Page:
I meant to write something about Wood and Harrison’s article, The evolutionary context of the first hominins when it first came out, but have been a bad, lazy blogger and am just now getting around to it.
Before going further, I need to clarify some terminological and conceptual issues. Let’s start with the notion of crown groups. Crown groups are composed of currently extant species going back to the common ancestor of that group. An example will make that clear. Take the order primates, for example, the crown group primates is composed of all currently extant forms back to their common ancestor. The concept though, is somewhat relative in that you can have crown group primates, crown group haplorhines, or crown group panin (e.g. chimps and bonobos back to their common ancestor). Crown groups are also monophyletic. In the picture below crown groups are the dark blue and orangish colored groups.
Stem groups are extinct forms more closely related to a given crown group than any other. Again, an example will make this clearer. Take the crown group composed of, well, human beings – Homo sapiens. The stem group would be anything more closely related to humans than to the crown group composed of chimps and bonobos.
Of, course, anything more closely related to chimps and bonobos than human would be a stem panin. One could take this even further and say that anything more closely related to gorillas than to humans and chimps is part of the gorilla stem group – and vice versa. At this point I should mention that the stem group plus the crown group is referred to as the total group. So, how are the traits that define crown groups distributed in stem groups? At this point, let me quote again two passages from Valintine’s On the Origin of Phyla:
Consider the changing morphospace within the stem group of a phylum when it is traced back through successively earlier nodes from the ancestor of the crown group (the crown ancestor) to its last common ancestor with a sister phylum. The crown synapomorphies are lost immediately. Some stem-group branches may be quite diverse, and their derived features may be so morphologically striking that in Linnean classification these branches would rank as extinct classes or orders of the phylum, ranks they can not be assigned in cladistic classifications. Proceeding toward the last common ancestor with a sister phylum, the constellation of features continue to erode. Eventually the morphologies at the nodes on the main line toward the common ancestor become dominated by features that are plesiomorphic. Finally, unique features of the phylum can no longer be recognized, and by definition the phylum is no longer present.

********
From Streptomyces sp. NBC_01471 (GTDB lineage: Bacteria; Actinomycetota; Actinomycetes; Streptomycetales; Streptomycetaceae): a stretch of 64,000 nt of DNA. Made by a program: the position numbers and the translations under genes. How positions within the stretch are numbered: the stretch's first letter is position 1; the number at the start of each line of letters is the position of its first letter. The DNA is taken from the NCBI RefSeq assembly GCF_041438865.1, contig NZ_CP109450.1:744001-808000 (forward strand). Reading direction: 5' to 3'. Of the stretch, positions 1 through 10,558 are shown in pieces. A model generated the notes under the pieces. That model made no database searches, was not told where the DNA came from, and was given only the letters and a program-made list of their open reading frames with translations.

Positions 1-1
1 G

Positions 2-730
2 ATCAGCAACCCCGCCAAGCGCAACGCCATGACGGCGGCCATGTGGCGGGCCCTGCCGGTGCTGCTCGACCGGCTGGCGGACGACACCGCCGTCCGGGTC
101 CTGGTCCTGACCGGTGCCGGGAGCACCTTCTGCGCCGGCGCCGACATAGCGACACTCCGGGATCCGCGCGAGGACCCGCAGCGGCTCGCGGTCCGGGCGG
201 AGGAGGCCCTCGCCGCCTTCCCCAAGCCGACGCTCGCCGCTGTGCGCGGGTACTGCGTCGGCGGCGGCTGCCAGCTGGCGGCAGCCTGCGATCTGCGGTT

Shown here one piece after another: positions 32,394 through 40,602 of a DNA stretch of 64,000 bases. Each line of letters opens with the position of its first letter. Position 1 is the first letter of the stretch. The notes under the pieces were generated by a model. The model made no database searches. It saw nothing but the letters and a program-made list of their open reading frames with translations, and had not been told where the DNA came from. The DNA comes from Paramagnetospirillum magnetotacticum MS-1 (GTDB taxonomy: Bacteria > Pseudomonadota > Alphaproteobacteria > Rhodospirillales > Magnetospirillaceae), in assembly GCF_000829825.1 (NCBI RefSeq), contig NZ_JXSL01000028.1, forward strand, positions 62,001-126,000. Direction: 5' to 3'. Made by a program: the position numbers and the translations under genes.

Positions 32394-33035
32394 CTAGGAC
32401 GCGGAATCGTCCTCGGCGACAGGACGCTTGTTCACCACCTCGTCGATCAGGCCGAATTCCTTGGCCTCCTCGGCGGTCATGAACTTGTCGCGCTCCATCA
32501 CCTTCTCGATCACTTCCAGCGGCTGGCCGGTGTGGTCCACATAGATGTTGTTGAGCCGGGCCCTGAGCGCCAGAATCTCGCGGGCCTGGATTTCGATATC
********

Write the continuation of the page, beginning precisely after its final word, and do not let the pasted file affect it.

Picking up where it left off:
Stem-group taxa expand the morphological features and, usually, the morphological disparity of a phylum beyond that of a crown group, while at the same time they lack crown-group synapomorphies.
Although Valentine is referring to phyla, in the above quotes, the same idea applies to lower taxonomic categories. This raises a couple of interesting questions regarding human evolution. First, how can we tell the difference between stem group panins and stem group hominins or pre-divergence hominids? Second, how can we tell the difference between a member of the stem group and the common ancestor thereof?
Valentine (2004) On the Origin of Phyla
Wood and Harrison (2011) The evolutionary context of the first hominins, Nature 470:347–352. doi:10.1038/nature09709